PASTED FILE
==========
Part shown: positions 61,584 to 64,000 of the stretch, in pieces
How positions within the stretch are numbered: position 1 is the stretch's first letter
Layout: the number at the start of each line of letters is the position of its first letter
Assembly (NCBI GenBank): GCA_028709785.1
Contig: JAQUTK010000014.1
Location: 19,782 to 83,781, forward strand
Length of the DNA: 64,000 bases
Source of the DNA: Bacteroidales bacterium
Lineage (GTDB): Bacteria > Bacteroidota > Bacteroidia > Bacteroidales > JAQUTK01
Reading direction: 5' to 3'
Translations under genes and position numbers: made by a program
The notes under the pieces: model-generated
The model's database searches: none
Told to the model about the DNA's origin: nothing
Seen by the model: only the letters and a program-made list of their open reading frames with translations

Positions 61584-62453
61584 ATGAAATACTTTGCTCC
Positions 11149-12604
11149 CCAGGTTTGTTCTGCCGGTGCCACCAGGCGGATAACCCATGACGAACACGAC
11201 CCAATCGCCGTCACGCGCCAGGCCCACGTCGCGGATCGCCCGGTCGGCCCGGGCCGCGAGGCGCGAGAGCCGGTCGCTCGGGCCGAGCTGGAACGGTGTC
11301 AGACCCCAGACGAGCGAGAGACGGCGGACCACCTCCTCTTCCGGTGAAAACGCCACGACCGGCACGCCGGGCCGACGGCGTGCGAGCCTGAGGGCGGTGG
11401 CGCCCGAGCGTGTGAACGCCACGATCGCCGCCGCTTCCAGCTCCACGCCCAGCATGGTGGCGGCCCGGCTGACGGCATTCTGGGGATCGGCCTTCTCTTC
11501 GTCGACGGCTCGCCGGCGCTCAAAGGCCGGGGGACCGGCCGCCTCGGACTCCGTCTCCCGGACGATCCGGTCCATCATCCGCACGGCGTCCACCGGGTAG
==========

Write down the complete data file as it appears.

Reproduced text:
Part shown: positions 61,584 to 64,000 of the stretch, in pieces
How positions within the stretch are numbered: position 1 is the stretch's first letter
Layout: the number at the start of each line of letters is the position of its first letter
Assembly (NCBI GenBank): GCA_028709785.1
Contig: JAQUTK010000014.1
Location: 19,782 to 83,781, forward strand
Length of the DNA: 64,000 bases
Source of the DNA: Bacteroidales bacterium
Lineage (GTDB): Bacteria > Bacteroidota > Bacteroidia > Bacteroidales > JAQUTK01
Reading direction: 5' to 3'
Translations under genes and position numbers: made by a program
The notes under the pieces: model-generated
The model's database searches: none
Told to the model about the DNA's origin: nothing
Seen by the model: only the letters and a program-made list of their open reading frames with translations

Positions 61584-62453
61584 ATGAAATACTTTGCTCC
Positions 11149-12604
11149 CCAGGTTTGTTCTGCCGGTGCCACCAGGCGGATAACCCATGACGAACACGAC
11201 CCAATCGCCGTCACGCGCCAGGCCCACGTCGCGGATCGCCCGGTCGGCCCGGGCCGCGAGGCGCGAGAGCCGGTCGCTCGGGCCGAGCTGGAACGGTGTC
11301 AGACCCCAGACGAGCGAGAGACGGCGGACCACCTCCTCTTCCGGTGAAAACGCCACGACCGGCACGCCGGGCCGACGGCGTGCGAGCCTGAGGGCGGTGG
11401 CGCCCGAGCGTGTGAACGCCACGATCGCCGCCGCTTCCAGCTCCACGCCCAGCATGGTGGCGGCCCGGCTGACGGCATTCTGGGGATCGGCCTTCTCTTC
11501 GTCGACGGCTCGCCGGCGCTCAAAGGCCGGGGGACCGGCCGCCTCGGACTCCGTCTCCCGGACGATCCGGTCCATCATCCGCACGGCGTCCACCGGGTAG